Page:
Greenpeace activists arrested during “sleep in" at Gibo’s campaign headquarters

Feature story - May 6, 2010
Seven Greenpeace activists have been arrested following an action this morning in which they “slept in” at the campaign headquarters of presidential candidate Gilbert Teodoro. The action began before ten in the morning today. Police began the arrests inside Teodoro’s headquarters before noon.

A Greenpeace activist wearing a face mask of presidential aspirant Gilbert Teodoro sleeps on a mat depicting a drought parched soil at Teodoro’s campaign headquarters in Mandaluyong City. Seven Greenpeace activists were arrested at the campaign headquarters of Gilbert Teodoro following the action and were released without charges after two hours.

The group were among Greenpeace volunteers who this morning visited the campaign headquarters of Teodoro, as well as of Noynoy Aquino, which are both located along EDSA, in Mandaluyong City, to call on both candidates to commit to water protection measures during the first hundred days should either of them be elected into office.

"The response to our action this morning by Gibo Teodoro's camp is unwarranted and extreme. We hope that this is not a preview to how his administration will deal with peaceful  protest--especially over legitimate and urgent public concerns," said Francis dela Cruz, Greenpeace Southeast Asia campaigner.

"The next president of the Philippines simply cannot ignore the issue of climate change while our country suffers from its growing impacts year after year. Both Gilbert Teodoro and Noynoy Aquino are among those who have yet to take a clear stand on this issue and outline clear steps on how they plan to steer the country from more disasters. Greenpeace is asking for their commitment to securing the future of the Filipino people. Today's action took this message directly to their campaign headquarters," he added.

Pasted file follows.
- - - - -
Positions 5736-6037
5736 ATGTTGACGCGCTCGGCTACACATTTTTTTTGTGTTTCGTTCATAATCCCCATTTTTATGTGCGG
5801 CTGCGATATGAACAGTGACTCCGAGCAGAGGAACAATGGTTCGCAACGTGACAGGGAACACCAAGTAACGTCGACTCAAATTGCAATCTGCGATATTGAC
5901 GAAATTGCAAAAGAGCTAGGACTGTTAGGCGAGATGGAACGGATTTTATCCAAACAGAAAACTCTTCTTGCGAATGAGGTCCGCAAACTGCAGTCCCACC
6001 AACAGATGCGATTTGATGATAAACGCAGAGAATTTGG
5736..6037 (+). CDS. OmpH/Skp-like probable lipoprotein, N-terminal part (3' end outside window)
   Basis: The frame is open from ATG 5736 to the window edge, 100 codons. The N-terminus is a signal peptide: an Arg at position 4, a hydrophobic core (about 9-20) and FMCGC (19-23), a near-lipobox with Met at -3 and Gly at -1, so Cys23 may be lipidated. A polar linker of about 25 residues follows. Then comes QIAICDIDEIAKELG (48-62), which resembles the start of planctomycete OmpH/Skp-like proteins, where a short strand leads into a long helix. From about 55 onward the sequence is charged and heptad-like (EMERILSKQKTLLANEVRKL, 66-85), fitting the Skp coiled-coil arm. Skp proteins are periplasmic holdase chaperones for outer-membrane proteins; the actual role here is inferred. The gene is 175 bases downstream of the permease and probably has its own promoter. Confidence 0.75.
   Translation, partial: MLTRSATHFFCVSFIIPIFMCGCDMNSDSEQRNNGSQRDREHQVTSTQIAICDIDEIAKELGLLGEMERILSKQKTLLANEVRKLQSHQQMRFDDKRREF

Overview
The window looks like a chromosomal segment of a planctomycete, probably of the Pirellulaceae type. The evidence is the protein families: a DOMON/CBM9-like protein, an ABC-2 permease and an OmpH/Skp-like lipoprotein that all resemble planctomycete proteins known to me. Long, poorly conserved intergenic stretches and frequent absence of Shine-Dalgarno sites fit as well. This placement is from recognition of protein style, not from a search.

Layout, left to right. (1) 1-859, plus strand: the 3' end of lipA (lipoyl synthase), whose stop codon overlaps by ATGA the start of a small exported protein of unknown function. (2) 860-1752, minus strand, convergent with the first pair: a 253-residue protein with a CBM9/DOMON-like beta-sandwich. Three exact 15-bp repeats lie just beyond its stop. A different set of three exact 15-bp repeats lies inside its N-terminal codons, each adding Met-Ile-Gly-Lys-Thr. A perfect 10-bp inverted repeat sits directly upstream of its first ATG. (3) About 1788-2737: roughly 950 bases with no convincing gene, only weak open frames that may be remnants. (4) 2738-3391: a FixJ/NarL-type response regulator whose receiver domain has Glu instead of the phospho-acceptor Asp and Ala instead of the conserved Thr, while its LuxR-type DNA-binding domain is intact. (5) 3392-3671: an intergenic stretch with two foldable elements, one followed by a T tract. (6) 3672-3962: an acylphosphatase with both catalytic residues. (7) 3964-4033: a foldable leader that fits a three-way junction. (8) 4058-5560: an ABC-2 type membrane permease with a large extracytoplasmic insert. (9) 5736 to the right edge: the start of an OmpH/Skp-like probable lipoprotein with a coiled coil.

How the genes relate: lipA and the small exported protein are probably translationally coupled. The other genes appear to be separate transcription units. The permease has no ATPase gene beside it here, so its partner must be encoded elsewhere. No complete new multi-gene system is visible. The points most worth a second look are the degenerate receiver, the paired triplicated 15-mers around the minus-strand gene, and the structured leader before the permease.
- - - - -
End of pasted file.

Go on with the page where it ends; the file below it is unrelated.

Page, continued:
Activists who participated in the action this morning wore masks of the presidentiables and "slept" on cushions placed upon mats depicting the cracked soil of agricultural lands dried up by El Niño. The group of volunteers who visited Noynoy Aquino's headquarters are still in the said office negotiating to get Aquino's commitments.

Since March, Greenpeace has been calling on presidential candidates to commit to climate change adaptation measures, culminating with the Water Watch project which was launched in April 12 in Angat Dam.

On April 24, Greenpeace had delivered the letters to respective campaign headquarters, along with images from drought affected areas around the country.  The letter asked for two specific measures:

1) Prioritize hazards and vulnerability-assessments to identify risks, and implement adaptation measures to prevent or alleviate water shortage in case of drought; or lessen damage to crops, property and infrastructure in the case of too much rain. Greenpeace identified two possible and measurable steps to achieve this:


  • Establish at least 25 small community/farmland water impoundments in areas most at risk to drought;

  • Create a special fund for research on non genetically-engineered drought-resistant crops, innovative farming techniques and technologies that minimize water consumption.


2) Improve the existing capabilities of monitoring teams to develop efficient forecasting and warning systems for extreme weather events that are critical to protecting lives, property and critical environmental resources. This includes engaging the academe and NGOs to be partners of PAGASA in data-sharing, weather monitoring and forecasting; and directing the MMDA and the DPWH to de-clog Metro Manila storm drains by August 2010.

The drought images were gathered from the Greenpeace Water Watch project that had established a week-long camp at the Angat reservoir from April 12, and the mobile Water Watch station that had expeditions into drought-stricken agricultural communities in North and Central Luzon.

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